Dick Demenus, co-founder of Tekserve, takes a final look at his collection: Images and video: Mandy Mandelstein

Tekserve has been in New York City, on 23rd Street between Sixth and Seventh Avenue, for nearly thirty years. Today will be its last. This morning, Tekserve began a live auction selling off everything in its store, including the private collection of its co-founder, Dick Demenus.

Demenus describes his store as the “original Apple Store,” a repair shop that predated Apple’s Genius Bar by over a decade. With a history in engineering, Demenus discovered a passion for Macs in the mid-80s, an interest that eventually led to the store’s founding.

Tekserve’s fifth and final store front.

However, Tekserve always prided itself on being everything an Apple Store isn’t.



“We were the un-Apple Store,” Demenus told Gizmodo in a live interview. “At the Apple Store, everything is new, glitzy, and shiny. We liked to reflect history.”

That history—including typewriters, radios, victrolas, cameras, microphones, old IBM programs, phonographs, Coke machines, and a 35-piece collection of Macintosh computers lovingly named the “Mac Museum”—is now on sale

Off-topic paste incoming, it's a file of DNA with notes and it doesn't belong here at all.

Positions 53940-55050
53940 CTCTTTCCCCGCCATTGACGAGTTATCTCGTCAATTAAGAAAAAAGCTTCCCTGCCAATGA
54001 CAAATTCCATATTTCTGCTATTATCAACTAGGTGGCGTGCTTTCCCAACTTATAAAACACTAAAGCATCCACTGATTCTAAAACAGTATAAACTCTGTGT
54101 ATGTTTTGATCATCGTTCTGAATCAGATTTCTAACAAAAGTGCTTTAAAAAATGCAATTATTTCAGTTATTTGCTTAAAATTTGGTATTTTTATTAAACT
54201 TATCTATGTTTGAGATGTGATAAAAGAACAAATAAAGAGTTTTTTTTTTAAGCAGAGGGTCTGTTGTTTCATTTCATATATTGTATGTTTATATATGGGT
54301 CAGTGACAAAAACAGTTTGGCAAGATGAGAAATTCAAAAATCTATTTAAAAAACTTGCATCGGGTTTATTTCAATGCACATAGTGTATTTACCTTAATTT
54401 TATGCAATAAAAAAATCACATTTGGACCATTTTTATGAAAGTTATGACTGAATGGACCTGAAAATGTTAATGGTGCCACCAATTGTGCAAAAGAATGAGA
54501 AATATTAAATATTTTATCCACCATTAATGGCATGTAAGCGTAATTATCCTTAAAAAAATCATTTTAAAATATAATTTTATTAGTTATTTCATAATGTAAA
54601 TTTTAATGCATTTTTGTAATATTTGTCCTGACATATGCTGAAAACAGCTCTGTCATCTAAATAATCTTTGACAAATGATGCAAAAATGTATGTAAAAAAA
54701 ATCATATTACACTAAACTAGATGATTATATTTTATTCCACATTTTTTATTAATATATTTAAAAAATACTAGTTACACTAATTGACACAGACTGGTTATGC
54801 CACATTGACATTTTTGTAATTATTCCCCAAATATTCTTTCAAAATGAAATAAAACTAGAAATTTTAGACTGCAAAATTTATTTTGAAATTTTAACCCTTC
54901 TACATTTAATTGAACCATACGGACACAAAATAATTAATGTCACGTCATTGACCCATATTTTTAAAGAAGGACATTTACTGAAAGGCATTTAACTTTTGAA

This Mac was brought in by a customer after a fire. It sold Tuesday for $1,200.

With soaring New York rents and stiff competition from Apple itself (there are seven Apple Stores in Manhattan alone), Demenus decided to call it quits after trying for years to salvage the business. Tekserve will live on as a small- and medium-business tech repair shop, but the brick-and-mortar store will finally shutter.


But despite being in the midst of his 30-year-old store’s swan song, Demenus doesn’t mind.

“I’ve changed chapters in my life quite a few times,” he says, “and I’m going to do that again.”